On A Wildness Experience, Near Home
I had always kind of considered wild animals to be stupid, inhuman. Like they are lower creatures that domesticated animals or civilized humans. But this Summer, my opinion on the wild animals of the forest changed when I met Rodriguez. For most of the year of 2018, my best friend, Ramzi, lived at my home in the room across the hall. The parking pad of my parents’ house is pretty small, as the house is ontop of a hill. They live on a five-acre lot in the middle of the woods, about 30 minutes away from civilization. The Occoquan river flows in their back yard, and the driveway is long and gravelly. Ramzi parks his 2008 Ford Escape at the top of the driveway in perfect position for squirrels to store acorns inside the engine. One day, Ramzi walked up to his car to take his car out, and next, my dad was walking down the driveway towards the house with a baby deer in his arms. That’s how we met Rodriguez, a wild newborn deer, still learning how to walk, and separated from its’ mother. It was starving, immobile, terrifyingly thin. But most of all, it was absolutely adorable. Even though it was a girl, Ramzi immediately named her Rodriguez, to my parents’ annoyance, and the name stuck.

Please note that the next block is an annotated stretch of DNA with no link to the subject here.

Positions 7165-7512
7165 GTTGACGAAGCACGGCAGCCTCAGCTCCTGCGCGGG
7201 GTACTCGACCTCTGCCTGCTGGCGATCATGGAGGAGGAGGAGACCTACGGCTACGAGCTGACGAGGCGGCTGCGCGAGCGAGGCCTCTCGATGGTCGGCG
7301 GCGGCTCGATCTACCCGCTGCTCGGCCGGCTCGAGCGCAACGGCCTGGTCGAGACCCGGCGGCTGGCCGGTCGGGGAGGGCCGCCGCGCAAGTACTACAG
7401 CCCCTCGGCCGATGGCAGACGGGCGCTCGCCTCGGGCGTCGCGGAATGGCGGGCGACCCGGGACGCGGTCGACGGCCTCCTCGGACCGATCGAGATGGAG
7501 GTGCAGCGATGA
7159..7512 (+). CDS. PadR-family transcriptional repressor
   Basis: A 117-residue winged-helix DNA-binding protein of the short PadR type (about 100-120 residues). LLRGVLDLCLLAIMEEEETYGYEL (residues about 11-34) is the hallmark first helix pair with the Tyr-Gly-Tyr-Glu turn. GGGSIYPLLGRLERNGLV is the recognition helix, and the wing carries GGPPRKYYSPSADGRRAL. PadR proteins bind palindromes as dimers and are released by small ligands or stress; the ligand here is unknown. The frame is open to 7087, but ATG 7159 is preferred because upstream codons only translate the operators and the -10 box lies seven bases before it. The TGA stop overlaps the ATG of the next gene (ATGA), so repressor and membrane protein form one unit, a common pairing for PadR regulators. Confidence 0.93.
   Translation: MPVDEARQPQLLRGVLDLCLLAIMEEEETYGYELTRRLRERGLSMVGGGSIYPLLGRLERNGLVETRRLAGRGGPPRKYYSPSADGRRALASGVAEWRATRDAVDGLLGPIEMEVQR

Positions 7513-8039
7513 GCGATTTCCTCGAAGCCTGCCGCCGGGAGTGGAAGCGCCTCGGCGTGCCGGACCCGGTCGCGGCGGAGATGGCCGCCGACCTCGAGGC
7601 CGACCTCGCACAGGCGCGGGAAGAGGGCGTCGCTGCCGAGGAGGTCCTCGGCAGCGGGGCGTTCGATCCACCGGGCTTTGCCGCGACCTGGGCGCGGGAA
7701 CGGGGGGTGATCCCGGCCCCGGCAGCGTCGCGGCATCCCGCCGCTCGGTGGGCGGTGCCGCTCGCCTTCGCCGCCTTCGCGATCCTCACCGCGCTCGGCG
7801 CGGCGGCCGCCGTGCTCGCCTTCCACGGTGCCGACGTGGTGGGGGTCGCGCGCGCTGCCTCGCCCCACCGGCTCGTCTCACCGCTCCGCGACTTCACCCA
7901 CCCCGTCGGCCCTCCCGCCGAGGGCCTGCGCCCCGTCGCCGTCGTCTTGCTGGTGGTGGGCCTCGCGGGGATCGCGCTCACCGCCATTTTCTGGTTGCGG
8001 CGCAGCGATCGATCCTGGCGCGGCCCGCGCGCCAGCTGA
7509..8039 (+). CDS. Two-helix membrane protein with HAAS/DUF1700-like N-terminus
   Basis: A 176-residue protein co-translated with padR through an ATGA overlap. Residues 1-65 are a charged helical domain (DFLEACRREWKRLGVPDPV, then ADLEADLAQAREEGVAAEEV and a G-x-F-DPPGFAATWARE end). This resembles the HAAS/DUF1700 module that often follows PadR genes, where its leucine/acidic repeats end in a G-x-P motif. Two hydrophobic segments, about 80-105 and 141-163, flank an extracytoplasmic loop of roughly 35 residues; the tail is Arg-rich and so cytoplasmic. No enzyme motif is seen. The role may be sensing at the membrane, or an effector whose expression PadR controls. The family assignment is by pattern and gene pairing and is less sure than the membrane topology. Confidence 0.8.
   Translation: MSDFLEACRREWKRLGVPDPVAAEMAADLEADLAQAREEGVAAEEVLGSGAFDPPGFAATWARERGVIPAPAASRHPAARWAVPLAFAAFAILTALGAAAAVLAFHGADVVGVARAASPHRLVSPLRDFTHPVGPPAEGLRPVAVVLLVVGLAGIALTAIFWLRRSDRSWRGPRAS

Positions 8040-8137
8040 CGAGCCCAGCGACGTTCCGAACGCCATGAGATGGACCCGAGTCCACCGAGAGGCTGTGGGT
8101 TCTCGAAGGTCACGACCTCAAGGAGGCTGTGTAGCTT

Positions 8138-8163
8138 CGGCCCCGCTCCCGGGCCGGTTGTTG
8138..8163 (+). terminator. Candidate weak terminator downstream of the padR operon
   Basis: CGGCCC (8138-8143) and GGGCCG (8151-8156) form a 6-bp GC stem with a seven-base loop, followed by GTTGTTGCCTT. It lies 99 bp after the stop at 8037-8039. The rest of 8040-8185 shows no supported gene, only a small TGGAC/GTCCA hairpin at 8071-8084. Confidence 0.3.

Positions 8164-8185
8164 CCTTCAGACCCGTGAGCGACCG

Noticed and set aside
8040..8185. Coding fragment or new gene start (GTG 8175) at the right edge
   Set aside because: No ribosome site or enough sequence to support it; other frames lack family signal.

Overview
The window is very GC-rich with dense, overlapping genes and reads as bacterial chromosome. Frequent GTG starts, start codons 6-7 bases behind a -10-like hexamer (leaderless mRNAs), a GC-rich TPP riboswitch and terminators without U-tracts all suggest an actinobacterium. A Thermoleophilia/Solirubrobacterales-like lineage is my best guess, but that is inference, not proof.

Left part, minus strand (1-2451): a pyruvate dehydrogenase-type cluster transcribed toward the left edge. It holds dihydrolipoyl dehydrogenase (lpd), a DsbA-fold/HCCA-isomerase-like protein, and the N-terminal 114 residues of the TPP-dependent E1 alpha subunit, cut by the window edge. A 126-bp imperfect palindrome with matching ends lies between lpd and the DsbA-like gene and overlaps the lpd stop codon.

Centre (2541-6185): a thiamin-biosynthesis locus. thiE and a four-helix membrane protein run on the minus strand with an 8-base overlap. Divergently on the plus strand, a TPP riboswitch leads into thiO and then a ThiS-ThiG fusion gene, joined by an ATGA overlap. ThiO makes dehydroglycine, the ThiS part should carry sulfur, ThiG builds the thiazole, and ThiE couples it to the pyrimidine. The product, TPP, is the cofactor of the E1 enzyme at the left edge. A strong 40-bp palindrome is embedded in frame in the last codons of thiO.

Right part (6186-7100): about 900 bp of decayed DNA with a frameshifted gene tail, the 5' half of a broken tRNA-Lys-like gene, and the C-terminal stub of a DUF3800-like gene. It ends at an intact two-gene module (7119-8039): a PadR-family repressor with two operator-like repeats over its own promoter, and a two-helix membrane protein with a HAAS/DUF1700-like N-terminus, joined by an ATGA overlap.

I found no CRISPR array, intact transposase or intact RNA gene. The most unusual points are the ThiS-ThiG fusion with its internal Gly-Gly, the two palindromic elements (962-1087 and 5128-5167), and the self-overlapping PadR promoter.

It took all day to get some food to Rodriguez. We called authorities, and they asked us if we were able to save it ourselves. Ramzi and I ended up feeding her warm milk out of a plastic bag, pouring it into her mouth until she figured out how to drink. Later that night, Rodriguez was able to stand on shaky legs for the first time. Around that time, my yellow lab, Riley, had made fast friends with Rodriguez, and the two walked around our yard together. By nightfall, Rodriguez stumbled into the woods with Riley, where a small group of deer waited about a hundred yards away. Riley returned alone.
This experience taught me that there are no ‘lesser creatures’. Looking into Rodriguez’s eyes, I could only see myself. It was intelligent, and seemed self aware, even as a newborn wild animal.